Three MI osprey chicks now sporting GPS satellite backpacks

Michigan’s osprey population – nearly absent from much of the state due to the effects of DDT, other pesticide use and habitat loss – continues to rebound. In southern Michigan, monitoring efforts are in place to track the revitalization of this species.

This year, four osprey chicks from area nests were outfitted with “backpack” GPS telemetry units funded by DTE Energy, Huron Valley Audubon, Lou Waldock and Michigan Osprey member Barb Jensen. The GPS backpacks help scientists track the young birds’ daily movements and seasonal migration patterns.

The chicks were hatched on platforms at Michigan State University’s Lux Arbor Reserve in Delton, at Kensington Metropark in Milford and on Fletcher’s Pond near Alpena.

“We are very excited to have this opportunity to place GPS units on several ospreys this year,” said Julie Oakes, Michigan Department of Natural Resources wildlife biologist. “This will not only provide the DNR with information on what migration routes the birds take, but will also give us insight into the perils they must endure on their migration.” Read more

Michigan DNR wildfire fighters pitch in on western blazes

Surrounded by smoke, constantly watching the wind and trying to tamp down fast-moving flames, Michigan Department of Natural Resources firefighters using two specially equipped fire trucks have been helping battle grass and forest wildfires in Montana since mid- July.

They may do what firefighters call “black lining” – purposely burning a strip of grass to deprive an approaching wildfire of fuel and stop it in its tracks.

Or they may “wet line” – dousing combustible materials in the path of a fire to keep a blaze from spreading.

Or they might, during a breather from work, do what any of us would: Whip out cell phones to shoot a quick video as a low-flying tanker plane releases a belly full of water over a hot spot of burning trees, brush or grass.

Check out this short video captured by a Michigan DNR firefighter.

“Statistically, it’s the grasses that are the most dangerous. They move fast and burn quick,” said Ben Osterland, who led one of two three-man teams that drove the Michigan fire engines to Montana. Read more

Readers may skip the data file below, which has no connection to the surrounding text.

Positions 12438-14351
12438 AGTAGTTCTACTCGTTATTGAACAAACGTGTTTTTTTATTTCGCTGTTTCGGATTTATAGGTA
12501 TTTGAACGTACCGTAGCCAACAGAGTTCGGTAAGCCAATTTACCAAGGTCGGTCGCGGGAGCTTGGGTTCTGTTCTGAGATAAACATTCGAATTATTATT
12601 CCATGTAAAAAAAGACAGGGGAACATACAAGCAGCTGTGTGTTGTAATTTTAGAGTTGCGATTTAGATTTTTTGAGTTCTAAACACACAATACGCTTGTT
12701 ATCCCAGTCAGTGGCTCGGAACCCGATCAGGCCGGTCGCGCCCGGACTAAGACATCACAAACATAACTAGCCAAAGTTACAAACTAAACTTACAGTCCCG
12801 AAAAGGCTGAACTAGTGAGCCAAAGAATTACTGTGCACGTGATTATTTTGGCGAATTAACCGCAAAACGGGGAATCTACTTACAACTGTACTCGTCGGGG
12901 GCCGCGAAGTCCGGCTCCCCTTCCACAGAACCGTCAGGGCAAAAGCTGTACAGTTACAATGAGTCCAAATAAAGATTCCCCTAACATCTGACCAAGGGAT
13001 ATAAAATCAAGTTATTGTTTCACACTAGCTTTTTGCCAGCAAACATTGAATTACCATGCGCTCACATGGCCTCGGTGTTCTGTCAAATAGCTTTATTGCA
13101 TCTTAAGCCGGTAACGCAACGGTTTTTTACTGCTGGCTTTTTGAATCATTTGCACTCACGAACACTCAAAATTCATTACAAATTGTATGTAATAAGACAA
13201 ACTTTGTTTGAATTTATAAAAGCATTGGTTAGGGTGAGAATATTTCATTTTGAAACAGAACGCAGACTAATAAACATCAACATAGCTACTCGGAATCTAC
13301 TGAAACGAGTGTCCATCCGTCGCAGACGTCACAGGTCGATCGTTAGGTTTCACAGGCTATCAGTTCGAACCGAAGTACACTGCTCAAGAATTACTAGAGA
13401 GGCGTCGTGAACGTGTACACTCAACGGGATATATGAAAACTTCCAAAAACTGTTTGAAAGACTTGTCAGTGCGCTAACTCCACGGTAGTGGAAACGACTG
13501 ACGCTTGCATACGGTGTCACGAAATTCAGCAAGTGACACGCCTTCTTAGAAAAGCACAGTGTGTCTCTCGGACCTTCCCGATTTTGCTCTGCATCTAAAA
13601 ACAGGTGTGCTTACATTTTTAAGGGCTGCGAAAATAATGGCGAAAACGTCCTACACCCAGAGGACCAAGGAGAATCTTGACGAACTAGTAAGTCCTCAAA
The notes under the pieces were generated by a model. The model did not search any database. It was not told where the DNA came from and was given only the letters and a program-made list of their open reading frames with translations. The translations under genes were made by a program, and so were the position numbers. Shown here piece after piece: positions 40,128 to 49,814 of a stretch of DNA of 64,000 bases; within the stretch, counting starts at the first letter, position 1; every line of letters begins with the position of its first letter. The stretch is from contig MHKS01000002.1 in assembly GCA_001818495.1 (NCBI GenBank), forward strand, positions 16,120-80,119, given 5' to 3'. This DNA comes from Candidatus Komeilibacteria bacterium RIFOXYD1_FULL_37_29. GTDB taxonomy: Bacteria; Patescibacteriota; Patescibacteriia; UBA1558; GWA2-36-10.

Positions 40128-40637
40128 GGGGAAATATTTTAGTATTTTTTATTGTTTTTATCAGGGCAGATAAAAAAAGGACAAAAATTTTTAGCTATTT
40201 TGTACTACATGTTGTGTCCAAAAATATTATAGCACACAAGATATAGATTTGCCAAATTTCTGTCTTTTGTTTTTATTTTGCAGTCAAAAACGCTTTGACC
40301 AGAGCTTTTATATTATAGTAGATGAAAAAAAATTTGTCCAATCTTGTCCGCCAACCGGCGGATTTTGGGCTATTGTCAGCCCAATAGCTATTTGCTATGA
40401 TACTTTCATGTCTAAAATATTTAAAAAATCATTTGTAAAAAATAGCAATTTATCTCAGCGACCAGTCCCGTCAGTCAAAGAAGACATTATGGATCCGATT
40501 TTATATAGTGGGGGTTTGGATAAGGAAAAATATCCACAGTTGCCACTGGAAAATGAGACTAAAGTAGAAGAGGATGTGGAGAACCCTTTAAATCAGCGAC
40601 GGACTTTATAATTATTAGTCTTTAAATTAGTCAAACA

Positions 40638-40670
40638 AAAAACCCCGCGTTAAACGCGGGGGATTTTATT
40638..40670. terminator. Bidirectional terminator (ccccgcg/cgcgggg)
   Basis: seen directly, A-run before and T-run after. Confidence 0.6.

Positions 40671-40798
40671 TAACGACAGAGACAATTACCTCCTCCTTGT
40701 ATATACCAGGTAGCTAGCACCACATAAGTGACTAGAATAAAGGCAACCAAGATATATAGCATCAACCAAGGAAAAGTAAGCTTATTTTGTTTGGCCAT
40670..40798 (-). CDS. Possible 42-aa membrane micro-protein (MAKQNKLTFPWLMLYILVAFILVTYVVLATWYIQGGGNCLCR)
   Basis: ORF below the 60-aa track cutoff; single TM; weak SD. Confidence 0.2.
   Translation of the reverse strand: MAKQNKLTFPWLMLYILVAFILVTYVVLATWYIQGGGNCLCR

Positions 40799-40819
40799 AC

Manistee Marsh (MI) gets a makeover

After years of behind-the-scenes work, the Manistee Marsh wetland enhancement project at Manistee River State Game Area finally is seeing equipment on-site and in action.

“We’re excited to finally break ground on this project,” said Dane Cramer, regional biologist for Ducks Unlimited. “Between a project idea and a finished project, there are a lot of pieces that needed to come together and keep moving.”

The Manistee River State Game Area includes more than 6,000 acres just outside the city of Manistee, with its western border just shy of a mile from Lake Michigan. The Manistee River flows through this state game area and creates a unique environment used by wildlife, as well as wildlife enthusiasts like hikers, bird watchers, hunters and trappers. Historically, water levels were changed using pumps, boards and gates. Maintenance and structure updates require permitting, and in this instance, many players were involved. Read more

Zinke Sends Monument Report to White House

Contact: Interior_Press@ios.doi.gov
Secretary Zinke Sends Monument Report to the White House
WASHINGTON – Today, U.S. Secretary of the Interior Ryan Zinke sent a draft report to the president which included his findings and recommendations on national monuments that were under review as a result of the April 26, 2017 executive order. The report summary can be read here.